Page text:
I walked into his room and said "Hi Doug! We're official now!"

His eyes crinkled and he mouthed "Congratulations!"

"How's he doing?" I read from his lips.

"So far, so good!" I replied.

I explained that because he was so new to this, I wanted to let him look around the room and get used to the equipment that kept Doug alive. I showed Luke the ventilator that was making a rhythmic, wheezing sound followed by a click and the exhaust of air. Next we saw the catheters and electrical cables that carried the waste from Doug and kept him monitored by the nurses station. Luke took all this with aplomb. Finally, I brought him to Doug's side and told Doug what I wanted to do.

When Lucy was alive, I would lift her out of her stroller and place her in the bed with Doug. She would make her way to his head where she would give him kisses. Because of Doug's paralysis, he has no feeling anywhere on his body with the exception of his head. Lucy seemed to know this and Doug absolutely loved it!

I told Doug that I was going to place Luke's big paws on the side of his bed, next to his head so Luke will understand that this is where he needs to go to make meaningful contact with Doug. He crinkled his eyes and mouthed "OK!"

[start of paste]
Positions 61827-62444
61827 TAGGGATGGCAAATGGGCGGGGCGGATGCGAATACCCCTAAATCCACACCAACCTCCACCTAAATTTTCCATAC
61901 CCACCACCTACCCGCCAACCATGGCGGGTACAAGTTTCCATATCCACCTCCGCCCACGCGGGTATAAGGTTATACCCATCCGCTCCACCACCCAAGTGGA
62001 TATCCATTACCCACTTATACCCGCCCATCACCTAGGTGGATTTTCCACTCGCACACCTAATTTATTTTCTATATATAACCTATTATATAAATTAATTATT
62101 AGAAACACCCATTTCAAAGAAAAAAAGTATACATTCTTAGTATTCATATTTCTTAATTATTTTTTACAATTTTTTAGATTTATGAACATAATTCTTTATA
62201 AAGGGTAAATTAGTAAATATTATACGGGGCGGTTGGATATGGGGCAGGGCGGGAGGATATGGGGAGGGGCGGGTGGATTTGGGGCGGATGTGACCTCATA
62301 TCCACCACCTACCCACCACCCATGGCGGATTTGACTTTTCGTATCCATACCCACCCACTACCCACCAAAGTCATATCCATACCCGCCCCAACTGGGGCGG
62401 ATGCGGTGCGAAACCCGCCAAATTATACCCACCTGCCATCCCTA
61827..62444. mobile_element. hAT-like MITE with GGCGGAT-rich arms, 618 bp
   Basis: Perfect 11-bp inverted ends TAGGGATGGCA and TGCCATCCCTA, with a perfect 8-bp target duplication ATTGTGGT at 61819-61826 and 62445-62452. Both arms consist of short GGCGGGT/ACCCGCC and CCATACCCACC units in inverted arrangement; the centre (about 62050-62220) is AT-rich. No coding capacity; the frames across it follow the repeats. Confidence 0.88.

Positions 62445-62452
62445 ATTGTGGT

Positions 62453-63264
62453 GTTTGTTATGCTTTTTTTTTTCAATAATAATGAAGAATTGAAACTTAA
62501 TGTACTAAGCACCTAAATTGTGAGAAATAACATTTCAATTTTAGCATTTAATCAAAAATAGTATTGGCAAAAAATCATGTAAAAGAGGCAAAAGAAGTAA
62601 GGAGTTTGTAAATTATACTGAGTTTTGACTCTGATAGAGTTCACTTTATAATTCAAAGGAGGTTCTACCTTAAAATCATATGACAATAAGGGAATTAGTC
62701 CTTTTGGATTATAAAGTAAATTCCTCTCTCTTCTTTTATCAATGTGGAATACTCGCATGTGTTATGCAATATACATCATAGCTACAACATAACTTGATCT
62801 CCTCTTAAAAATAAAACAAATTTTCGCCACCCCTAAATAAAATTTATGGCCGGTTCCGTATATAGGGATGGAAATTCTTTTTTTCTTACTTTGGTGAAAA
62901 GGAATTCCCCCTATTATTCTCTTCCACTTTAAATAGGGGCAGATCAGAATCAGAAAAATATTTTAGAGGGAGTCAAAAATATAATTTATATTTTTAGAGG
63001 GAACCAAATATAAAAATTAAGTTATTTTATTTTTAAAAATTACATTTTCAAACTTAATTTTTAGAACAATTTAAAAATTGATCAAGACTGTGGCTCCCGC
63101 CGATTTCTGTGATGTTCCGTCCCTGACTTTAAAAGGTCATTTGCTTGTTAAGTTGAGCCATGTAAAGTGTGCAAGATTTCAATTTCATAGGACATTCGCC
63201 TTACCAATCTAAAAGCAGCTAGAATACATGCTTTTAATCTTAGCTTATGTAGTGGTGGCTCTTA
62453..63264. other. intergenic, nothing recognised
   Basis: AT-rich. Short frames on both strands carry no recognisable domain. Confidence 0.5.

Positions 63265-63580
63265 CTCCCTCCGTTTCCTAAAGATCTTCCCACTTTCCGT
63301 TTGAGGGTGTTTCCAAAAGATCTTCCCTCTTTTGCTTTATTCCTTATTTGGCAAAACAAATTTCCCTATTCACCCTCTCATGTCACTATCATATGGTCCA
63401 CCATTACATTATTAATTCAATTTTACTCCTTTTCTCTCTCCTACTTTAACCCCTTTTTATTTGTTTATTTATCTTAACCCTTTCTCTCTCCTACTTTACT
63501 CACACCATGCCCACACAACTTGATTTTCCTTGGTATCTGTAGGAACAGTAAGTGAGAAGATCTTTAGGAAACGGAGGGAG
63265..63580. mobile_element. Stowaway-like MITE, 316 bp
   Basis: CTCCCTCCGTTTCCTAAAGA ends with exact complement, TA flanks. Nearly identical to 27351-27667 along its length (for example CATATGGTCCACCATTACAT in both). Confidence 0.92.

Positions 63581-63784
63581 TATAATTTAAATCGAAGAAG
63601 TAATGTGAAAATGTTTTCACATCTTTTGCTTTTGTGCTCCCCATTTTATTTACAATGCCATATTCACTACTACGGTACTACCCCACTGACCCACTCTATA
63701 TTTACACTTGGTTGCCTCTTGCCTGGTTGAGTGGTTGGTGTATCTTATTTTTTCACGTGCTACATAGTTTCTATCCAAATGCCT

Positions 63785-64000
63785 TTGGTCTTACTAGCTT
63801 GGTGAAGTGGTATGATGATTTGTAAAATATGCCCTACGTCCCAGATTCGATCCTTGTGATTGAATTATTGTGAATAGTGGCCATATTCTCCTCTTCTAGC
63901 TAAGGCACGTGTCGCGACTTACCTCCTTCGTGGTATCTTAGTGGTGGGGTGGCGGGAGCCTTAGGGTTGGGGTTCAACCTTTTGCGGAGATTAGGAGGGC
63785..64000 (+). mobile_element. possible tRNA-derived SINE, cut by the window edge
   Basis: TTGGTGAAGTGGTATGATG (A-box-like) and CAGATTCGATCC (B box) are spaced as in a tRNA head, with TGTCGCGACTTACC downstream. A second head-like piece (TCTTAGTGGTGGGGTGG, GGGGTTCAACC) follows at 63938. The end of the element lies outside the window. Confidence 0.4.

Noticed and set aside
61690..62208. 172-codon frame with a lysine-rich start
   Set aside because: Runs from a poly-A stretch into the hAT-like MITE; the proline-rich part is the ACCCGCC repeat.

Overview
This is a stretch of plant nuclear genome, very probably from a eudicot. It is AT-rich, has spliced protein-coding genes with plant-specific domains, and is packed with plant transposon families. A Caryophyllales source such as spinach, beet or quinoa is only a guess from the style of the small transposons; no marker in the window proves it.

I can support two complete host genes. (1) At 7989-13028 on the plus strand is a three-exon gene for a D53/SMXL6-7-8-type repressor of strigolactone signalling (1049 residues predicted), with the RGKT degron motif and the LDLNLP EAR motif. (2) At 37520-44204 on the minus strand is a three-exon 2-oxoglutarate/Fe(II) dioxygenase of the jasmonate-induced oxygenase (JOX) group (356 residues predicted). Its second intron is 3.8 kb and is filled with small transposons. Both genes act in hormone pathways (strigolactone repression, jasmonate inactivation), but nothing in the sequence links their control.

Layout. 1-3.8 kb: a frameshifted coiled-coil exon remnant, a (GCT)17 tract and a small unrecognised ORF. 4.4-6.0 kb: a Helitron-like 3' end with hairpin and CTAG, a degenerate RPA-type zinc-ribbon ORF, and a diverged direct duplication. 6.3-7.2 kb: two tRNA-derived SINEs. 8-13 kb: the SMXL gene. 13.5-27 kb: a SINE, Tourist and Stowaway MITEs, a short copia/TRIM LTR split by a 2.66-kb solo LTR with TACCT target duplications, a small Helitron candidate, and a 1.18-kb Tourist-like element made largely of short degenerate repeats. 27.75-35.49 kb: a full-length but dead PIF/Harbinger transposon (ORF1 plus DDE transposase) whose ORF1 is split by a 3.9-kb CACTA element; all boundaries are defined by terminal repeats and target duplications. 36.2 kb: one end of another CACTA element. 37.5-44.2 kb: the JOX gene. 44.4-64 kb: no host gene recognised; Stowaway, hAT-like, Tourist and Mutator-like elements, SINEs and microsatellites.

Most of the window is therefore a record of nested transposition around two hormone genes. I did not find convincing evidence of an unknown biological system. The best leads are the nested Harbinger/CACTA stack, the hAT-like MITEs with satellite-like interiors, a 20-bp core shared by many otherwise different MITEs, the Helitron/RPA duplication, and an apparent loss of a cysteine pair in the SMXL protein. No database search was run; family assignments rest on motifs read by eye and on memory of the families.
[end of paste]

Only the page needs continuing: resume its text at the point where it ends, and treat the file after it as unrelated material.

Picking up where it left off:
I told Luke "UP!" and "Easy!" and lifted his paws and placed them on the side of the bed. I covered his paws with my hands in case he reached out. Doug can't move out of the way and Luke's claws, although short, could do some damage.

Doug looked at Luke, moving just his eyes, and mouthed "Hi Luke!"

Luke then amazed me by slowly leaning forward until his nose was almost touching Doug. Carefully, gently, he began to lick Doug's face.

Doug opened his mouth wide in a laugh. His body shook as he laughed. He pursed his lips and made squeaking sounds (Like you were calling a cat) and all the while Luke kept licking. All this took only seconds but for me, time had slowed down to a crawl. Luke finally stopped and pulled away. Doug stopped laughing but the smile remained.

"Good boy!" he mouthed. Then to me, "Thank you!"

"You're welcome, Doug" I said. "I am so happy that Luke seems to know what he's doing. I think Lucy's there beside him, guiding him and encouraging him."

Doug replied "I think so too."

Not wanting to stress Luke out, I told Doug that I would be back next week. He thanked me and as we made our way out of his room, Luke looked back at Doug. I could see that he liked the visit and was sad to go.

We had been at the rehab for almost an hour and I decided to call it a day. Luke was beginning to pant. It might have been the heat but he may have reached his limit for the day. We said goodbye to everyone and walked out into the rain.

"Not bad" I thought to myself. "Not bad at all!"